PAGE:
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AOL is launching a new video hub that will bring its entire library of video content under one umbrella. Dubbed the “AOL On Network,” the company hopes 60 milion North America consumers will tune into 14 new content channels that will bring together curated videos from the likes of Nina Garcia, Heidi Klum, and Adrian Grenier and original programming, including the launch of seven new series.
The announcement is being made tonight at AOL’s 2012 Digital Content NewFront at Highline Stages in New York City. The event comes as many online giants roll out their content and meet with advertisers over a two-week period. The digital companies are not only bringing TV industry style upfront presentations, but also offering comfort food for ad buyers — concepts like “programming” and “channels.”
In AOL On, the company’s top executives say they are launching a “flagship” for the company where videos won’t be programmed through any algorithm, but rather manually curated. According to a briefing in advance of AOL’s NewFront, executives say the idea is to create a “new level of trust” with entertainment consumers who might appreciate the relaxation that comes with being handed a channel grid, but also want to partake in the web’s strong diversity of content.
“Consumers need a destination to discover videos on the topics that matter when they want them,” explains Ran Harnevo, senior vice president of video for the new initiative. “AOL On is at the intersection of relevant entertainment and information served in a way that helps consumers stay on top of what’s ‘on’ now.”
AOL On is a reorganizaiton of 320,000 short-form videos created by more than 1,000 publishers from its former AOL Video, goviral, StudioNow and AOL HD brands. Now, the company will offer 14 channels around different so-called “passion areas” including entertainment, fashion, and news. The channels will be offered across desktop, tablet, mobile devices and connected TV devices.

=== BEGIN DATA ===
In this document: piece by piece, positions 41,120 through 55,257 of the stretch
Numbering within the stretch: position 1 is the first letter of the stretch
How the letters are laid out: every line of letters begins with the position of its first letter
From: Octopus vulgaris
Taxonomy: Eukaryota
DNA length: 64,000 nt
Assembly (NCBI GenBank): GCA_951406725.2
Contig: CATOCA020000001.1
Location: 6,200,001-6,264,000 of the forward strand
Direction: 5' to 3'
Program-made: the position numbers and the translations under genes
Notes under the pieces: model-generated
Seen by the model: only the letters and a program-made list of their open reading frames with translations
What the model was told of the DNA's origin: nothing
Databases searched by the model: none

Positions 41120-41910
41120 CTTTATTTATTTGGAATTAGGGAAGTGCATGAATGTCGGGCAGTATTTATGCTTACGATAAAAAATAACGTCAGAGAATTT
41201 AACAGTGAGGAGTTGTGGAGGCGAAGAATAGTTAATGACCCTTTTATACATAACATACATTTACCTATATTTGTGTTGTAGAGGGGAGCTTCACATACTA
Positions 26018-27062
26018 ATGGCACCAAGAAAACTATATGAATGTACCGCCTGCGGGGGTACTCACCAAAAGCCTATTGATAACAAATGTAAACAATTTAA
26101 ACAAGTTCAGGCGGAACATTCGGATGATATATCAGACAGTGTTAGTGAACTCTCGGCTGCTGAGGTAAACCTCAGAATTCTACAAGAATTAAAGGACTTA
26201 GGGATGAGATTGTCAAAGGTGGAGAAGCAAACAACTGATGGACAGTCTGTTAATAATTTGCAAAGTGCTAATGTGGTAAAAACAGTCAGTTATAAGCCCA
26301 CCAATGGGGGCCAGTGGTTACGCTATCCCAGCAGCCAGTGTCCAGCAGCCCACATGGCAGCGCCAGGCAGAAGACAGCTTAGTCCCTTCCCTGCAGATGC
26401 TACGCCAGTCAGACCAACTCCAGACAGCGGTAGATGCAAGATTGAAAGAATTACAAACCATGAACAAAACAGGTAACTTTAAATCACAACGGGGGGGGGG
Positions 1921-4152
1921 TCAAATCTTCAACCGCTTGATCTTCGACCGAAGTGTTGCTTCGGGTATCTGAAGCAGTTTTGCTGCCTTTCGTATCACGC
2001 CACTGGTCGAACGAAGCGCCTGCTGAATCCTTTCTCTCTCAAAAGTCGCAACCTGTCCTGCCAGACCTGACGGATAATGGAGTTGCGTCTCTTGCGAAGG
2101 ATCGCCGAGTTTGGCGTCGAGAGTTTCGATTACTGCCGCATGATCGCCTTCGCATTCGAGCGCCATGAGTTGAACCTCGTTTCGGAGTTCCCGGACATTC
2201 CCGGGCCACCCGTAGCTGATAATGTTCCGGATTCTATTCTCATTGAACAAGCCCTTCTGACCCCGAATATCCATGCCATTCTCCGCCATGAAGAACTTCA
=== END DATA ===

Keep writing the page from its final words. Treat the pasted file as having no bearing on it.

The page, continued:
As for additional original content, celebrities including Rachel Ray, Erin Fetherston, Marc Forgione, Sam Talbot and Christine Vachon have been signed to create “playlists.” An example might be Heidi Klum’s favorite fashion trends for the summer for the style channel.
In addition, AOL is tonight announcing seven new series, including Digital Justice, a reality show about forensic investigators; Fetching from Amy Harris (Sex and the City) about a young woman who quits her job as a lawyer to open a doggy daycare store; Little Women Big Cars, a series centered around four soccer moms; Next Door Hero, a reality show about America’s everyday heroes; Nina Garcia, where the Project Runway star helps women get their mojo back; Tiger Beat Entertainment, a lifestyle show for teens; and ur + 1, a gaming platform where users pick teams of celebrities and compete in a fantasy challenge where points are awarded based on coverage on AOL properties.
Ad buyers are being told they can purchase space by passion channel or by any targeted demo.
“The AOL offering can be a compliment or viable alternative to traditional TV-buying strategies, and we are well-positioned not only from a scale perspective, but from a programming perspective to capture TV dollars,” says Harnevo.
AOL hopes to capture the growth in online video spending. The company cites a study by eMarketer where U.S. online video spend is projected to reach $7 billion in 2015.
The “channels” approach to programming web content isn’t new. Last October, YouTube announced its own initiative on this front with 100 television-style niche channels. AOL believes, however, that its new video hub, which is going live with tonight’s announcement, is organized better.
Up until now, despite the large audiences, AOL has struggled to keep pace with the growth of its rivals.
Last week, Brian Wieser, an analyst at Pivotal Research, noted in a report that online video is rising, albeit with a strong caveat. “Overall, this category grew to $1.8 billion in ad revenue during 2011, up from $1.3 billion in 2010,” he said. “However, stripping out our estimates of US-based revenues of $300 at Hulu and $600 million at Google’s YouTube… reveals a surprisingly modest market and growth rate for online video…While our figure remains ahead of the total television industry, growth outside of YouTube and Hulu appears to be far from exploding.”
Wieser adds that the “web increasingly exists as a winner-take-most environment in which few companies dominate despite the nominal openness of the platform.”
With the announcement, AOL executives believe they are on a path to reset the company’s video offerings and make inroads.
“AOL is a brand company. We offer innovative platforms like the AOL On Network, along with vibrant and engaging video content that we know people are flocking to the Web to consume at an unprecedented velocity,” said Tim Armstrong, chairman and chief executive at AOL. “With the launch of AOL On we are bringing people closer to the things that matter, while helping them discover and share the stories and information that color their lives.”
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